Allow me to step on my soapbox for a moment here. I am tired of folks screaming about baseball and “the right way” to play it. Whether it’s old school players and coaches who had the game pass them by years ago or traditionalists who still believe that RBIs are indicative of a player’s ability level, that subsection of the baseball world and their philosophies would appear to be such that exists entirely opposite my own. Whether from my perspective as a writer or a coach or just a fan, I find so many things about that end of the spectrum to be perplexing.
Here’s what I do and do not believe. I do believe in being “selectively aggressive” and in swinging at a 3-0 pitch if its your pitch. I do not believe in bunting as an offensive focus or gameplan. I do believe pitching and defense, above all, will take you to where you need to be. I do not believe that limiting a player’s personality and creativity is a way to allow them to be successful.
And I sure as hell believe in the way that Javier Baez plays the game of baseball.
Baez’s skill set is such that only describing him as “electric” would almost be underselling. While there are still elements of his game to be developed, particularly on the offensive side, he’s a gamechanger. He brings an impact bat hidden within a beautifully violent swinging motion. His hands and his instincts are on another level from almost any other player in baseball. And his glove can play well (understatement) at almost any position.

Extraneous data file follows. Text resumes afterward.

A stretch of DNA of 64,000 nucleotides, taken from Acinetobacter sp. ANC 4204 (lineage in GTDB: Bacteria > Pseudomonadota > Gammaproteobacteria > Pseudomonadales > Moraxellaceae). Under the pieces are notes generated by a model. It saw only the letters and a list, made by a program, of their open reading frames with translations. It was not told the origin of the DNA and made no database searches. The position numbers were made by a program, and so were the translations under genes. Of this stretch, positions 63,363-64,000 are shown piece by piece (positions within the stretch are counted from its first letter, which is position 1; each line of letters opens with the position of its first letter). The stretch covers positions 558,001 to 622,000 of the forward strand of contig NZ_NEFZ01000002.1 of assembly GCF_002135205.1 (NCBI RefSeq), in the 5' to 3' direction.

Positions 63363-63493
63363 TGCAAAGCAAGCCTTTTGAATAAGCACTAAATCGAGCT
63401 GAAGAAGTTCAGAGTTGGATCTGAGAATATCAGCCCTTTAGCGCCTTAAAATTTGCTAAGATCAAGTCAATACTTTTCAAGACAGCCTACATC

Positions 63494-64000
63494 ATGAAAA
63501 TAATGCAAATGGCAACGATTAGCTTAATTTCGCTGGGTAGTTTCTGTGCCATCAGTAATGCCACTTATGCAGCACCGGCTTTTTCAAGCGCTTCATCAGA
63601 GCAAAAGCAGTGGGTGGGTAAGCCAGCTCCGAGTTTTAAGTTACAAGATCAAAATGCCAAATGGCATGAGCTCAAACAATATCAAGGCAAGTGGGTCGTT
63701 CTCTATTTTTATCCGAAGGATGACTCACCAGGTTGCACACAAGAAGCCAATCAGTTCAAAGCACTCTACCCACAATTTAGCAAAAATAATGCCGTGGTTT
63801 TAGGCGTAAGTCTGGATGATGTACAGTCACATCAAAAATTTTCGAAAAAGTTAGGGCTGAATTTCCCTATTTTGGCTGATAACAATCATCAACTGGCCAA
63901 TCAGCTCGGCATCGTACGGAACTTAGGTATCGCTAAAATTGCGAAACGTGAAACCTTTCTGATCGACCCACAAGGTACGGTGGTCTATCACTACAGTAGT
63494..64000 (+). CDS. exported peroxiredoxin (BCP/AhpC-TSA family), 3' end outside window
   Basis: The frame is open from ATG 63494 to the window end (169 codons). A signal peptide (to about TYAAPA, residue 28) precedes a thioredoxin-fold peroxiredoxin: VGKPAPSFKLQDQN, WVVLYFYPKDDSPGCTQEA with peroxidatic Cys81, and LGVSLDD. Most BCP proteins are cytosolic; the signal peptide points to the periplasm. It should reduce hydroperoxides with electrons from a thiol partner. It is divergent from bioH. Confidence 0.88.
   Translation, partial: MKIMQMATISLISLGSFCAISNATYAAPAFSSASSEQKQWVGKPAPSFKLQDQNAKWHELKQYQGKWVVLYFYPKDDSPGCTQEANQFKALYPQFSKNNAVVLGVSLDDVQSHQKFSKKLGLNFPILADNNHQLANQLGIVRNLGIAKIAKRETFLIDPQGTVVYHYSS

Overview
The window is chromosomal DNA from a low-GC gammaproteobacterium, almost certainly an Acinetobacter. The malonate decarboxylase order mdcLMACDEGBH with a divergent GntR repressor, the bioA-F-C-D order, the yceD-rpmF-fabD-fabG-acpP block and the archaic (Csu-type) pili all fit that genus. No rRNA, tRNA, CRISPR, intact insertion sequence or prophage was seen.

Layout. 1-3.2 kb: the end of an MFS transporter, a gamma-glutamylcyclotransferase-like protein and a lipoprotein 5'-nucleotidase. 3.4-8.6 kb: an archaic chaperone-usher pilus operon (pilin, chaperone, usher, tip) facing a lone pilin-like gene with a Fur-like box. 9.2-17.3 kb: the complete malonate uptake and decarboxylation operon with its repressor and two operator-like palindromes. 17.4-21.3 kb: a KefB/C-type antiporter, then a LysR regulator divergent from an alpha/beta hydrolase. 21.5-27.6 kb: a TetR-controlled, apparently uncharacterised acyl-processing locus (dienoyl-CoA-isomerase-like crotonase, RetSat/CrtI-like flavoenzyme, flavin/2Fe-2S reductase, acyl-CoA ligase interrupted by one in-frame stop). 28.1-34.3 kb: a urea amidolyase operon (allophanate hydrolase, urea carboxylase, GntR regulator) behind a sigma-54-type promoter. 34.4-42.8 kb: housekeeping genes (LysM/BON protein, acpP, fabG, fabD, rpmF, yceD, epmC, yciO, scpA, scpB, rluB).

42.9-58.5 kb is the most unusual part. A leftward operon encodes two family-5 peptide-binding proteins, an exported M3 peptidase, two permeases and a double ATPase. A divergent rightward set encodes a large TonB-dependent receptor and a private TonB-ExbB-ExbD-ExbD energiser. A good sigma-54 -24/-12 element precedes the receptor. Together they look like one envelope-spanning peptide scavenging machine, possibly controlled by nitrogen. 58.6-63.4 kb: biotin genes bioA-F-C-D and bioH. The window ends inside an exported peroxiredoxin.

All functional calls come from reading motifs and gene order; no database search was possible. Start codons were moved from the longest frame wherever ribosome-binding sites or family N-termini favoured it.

Javier Baez is a treasure. In a time in baseball’s history where there is an abundance of wonderful, young talent that makes an entire slate of games worth watching (except maybe, like, if the Padres are playing), Baez is managing to nab our focus over far more accomplished and notable names. And in doing so, he’s become a polarizing individual who has drawn the ire of the “right way” folks for a few different reasons, not all of which we’ll get into here.
Traditionalists don’t like players who carry themselves in the way that Baez carries himself, which can convey a sense of arrogance to the wrong people. He’s extremely confident in his skill set and he carries himself as such. He plays with his heart on his sleeve. That combination of emotion and confidence, the latter of which I’d classify as more swagger than anything, is seemingly as big a no-no as there is for that particular baseball community. The latest entry into this anti-Baez/anti-fun agenda came courtesy of his tag against Venezuela on Tuesday night.
Baez took a throw from Yadier Molina and caught and tagged Nelson Cruz at second base, all while maintaining eye contact with and pointing to his catcher in celebration. He seemingly never looked at Cruz, but promptly brought down the tag that resulted in the final out of the top of the eighth inning. At this point, you’ve seen the play. This demonstration of confidence and outright fun was not something that could be tolerated by folks who believe in playing the game “the right way.” Between that and a home run in a previous game in which Baez smacked the ball over the fence and set his bat politely down on the ground, folks were condemning his actions. While it’s not worth the time to dig up tweets to single people out, such entries into the “right way” handbook referred to Baez as everything wrong with sports and no shortage of expletives that degraded his value to the sport.